# How to solve this problem using Calculus?

During a homework problem I was supposed to solve this using Calculus. Here's the problem:

A cow car is traveling at $50 \ \text{mi}/\text{h}$ when the brakes are fully applied, producing a constant deceleration of $26 \ \text{ft}/\text{s}^2$. What is the distance traveled before the car comes to a stop?

So, I just solved this with Physics equations and came up with $103.4 \ \text{ft}$. However, I guess I'm supposed to use Calculus, seeing this is a Calculus class. ;) Any ideas how to do this?

I guess that $s''(t) = -26 \ \text{ft}/\text{s}^2$.

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Cows have brakes? :) – J. M. Sep 7 '11 at 16:29
Clarification to @all: ft/s is the unit feet per sec. I.e., the s is not the same as the distance $s$. – Srivatsan Sep 7 '11 at 16:30
@Ramp: The second derivative denotes acceleration, not velocity; the units of $s''(t)$ would be feet per second square, not feet per second. – Arturo Magidin Sep 7 '11 at 16:31
Can you show that applying your calculus knowledge to the equation you have quoted gives you the physics equation you have used to solve the problem [integrate twice and be careful with constants] – Mark Bennet Sep 7 '11 at 16:31
@Mark: Wouldn't s(t)=-13/3 t^3 ft/s^2 + cx + d? – Ramp Sep 7 '11 at 16:37

Let $v(t)$ be the velocity. You are told that $v(0)=50$ mi/h; you are also told that when brakes are applied, acceleration, $v'(t)$, is $-26\ \mathrm{ft}/\mathrm{sec}^2$. It's better to put everything in the same units, so let's change velocity to feet per second: $$50\frac{\mathrm{mi}}{\mathrm{hr}} = 50\left(\frac{5280\text{ feet}}{1\text{ mi}}\right)\left(\frac{1\text{ hr}}{3600\text{ sec}}\right) = \frac{220}{3}\text{ft}/\text{sec}.$$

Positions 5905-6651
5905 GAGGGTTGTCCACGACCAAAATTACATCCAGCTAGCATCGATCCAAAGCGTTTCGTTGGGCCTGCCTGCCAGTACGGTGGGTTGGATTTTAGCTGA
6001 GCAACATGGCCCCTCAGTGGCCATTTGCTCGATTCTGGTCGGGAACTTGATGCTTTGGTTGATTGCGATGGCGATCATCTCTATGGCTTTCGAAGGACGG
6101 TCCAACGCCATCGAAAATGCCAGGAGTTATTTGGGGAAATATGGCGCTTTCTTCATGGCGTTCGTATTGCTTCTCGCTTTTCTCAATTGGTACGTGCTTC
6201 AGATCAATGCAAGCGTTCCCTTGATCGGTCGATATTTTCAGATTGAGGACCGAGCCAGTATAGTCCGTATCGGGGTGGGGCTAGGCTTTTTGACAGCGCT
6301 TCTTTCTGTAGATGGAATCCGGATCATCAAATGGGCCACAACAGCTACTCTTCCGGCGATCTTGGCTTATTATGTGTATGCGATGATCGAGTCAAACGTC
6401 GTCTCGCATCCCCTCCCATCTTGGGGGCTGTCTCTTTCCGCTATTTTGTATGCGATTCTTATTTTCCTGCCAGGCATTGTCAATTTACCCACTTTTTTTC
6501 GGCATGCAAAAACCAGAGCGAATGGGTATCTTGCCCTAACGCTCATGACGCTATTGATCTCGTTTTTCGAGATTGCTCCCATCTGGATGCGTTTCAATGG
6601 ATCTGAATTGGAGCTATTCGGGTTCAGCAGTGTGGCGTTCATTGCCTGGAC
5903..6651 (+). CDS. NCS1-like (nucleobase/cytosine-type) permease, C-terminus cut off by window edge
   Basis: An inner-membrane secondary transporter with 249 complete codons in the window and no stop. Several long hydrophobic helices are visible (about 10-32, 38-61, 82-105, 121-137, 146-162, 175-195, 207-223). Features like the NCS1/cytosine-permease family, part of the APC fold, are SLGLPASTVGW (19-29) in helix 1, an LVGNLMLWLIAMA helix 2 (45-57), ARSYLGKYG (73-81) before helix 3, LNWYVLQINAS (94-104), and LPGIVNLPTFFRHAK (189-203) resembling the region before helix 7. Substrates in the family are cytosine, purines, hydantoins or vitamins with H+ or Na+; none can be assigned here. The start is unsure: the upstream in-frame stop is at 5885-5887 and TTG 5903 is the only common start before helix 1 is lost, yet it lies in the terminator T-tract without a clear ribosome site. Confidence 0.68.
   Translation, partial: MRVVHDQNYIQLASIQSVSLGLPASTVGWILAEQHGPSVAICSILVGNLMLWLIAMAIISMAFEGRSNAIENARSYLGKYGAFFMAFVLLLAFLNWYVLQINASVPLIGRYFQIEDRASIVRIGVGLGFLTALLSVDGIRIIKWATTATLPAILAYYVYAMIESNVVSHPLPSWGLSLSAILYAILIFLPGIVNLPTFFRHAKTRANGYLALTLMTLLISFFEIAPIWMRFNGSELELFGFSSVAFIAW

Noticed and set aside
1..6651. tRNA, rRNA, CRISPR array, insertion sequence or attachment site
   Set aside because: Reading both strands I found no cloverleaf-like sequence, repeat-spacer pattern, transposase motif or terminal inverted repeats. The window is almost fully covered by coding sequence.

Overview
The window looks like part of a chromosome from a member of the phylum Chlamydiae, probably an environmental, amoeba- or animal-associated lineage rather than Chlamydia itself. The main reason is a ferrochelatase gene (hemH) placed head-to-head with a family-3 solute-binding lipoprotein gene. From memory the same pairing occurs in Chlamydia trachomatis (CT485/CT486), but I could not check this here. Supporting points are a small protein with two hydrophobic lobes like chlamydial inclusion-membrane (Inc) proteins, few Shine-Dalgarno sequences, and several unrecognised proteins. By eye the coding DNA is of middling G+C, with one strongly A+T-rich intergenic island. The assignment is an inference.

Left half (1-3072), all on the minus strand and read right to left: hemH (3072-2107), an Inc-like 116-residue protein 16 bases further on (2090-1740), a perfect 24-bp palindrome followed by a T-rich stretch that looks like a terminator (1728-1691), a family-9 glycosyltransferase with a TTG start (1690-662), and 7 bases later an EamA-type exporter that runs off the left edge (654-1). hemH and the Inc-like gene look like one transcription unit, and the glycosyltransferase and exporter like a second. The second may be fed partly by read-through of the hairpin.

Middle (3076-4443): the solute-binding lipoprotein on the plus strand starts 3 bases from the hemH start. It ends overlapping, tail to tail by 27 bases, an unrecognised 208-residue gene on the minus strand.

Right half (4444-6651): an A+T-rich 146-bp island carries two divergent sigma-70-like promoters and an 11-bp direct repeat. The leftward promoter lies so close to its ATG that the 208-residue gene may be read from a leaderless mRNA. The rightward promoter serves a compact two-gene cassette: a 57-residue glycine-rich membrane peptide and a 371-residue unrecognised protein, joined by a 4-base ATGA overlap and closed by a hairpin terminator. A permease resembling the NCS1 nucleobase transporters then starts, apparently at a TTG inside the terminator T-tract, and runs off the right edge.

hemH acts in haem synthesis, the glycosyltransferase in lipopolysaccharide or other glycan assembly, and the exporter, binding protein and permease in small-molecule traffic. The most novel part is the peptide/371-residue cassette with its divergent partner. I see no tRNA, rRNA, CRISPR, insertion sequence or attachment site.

So $v(0) = \frac{220}{3}$ ft/sec. $v'(t) = -26$ ft/sec${}^2$.

By the First Fundamental Theorem of Calculus, we have: $$v(t) -v(0) = \int_0^t v'(x)\,dx = \int_0^t(-26)\,dx = -26x\Bigm|_0^t = -26t.$$ Therefore, $v(t) = v(0) - 26t = \frac{220}{3}-26t$.

The car comes to a stop when $v(t)=0$. Solving $v(t)=0$ we get $$t = \frac{220}{78} = \frac{110}{39}\text{ seconds.}$$ How far did it travel? The distance traveled is the integral of the velocity, so \begin{align*} \text{distance traveled} &= \int_0^{110/39}v(t)\,dt\\ &= \int_0^{110/39}\left(\frac{220}{3} - 26t\right)\,dt \\ &= \frac{220}{3}t - 13t^2\Bigm|_0^{110/39}\\ &= \frac{24200}{117} - \frac{157300}{1521}\\ &\approx 103.4188\text{ feet.} \end{align*}

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Oh snap I haven't gotten to the fundamental theorem of Calculus yet. Thanks for your help, though. – Ramp Sep 7 '11 at 16:47

For constant acceleration, calculus only justifies the usual equation $s=x_0+v_0t+\frac{1}{2}at^2$. With $a=-26, v_0=\frac{220}{3}, x_0=0$ you get $s=\frac{v_0^2}{2|a|}$. I agree with your answer.

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Thanks for agreeing. But I need to know how to solve it with Calculus. ;) – Ramp Sep 7 '11 at 16:50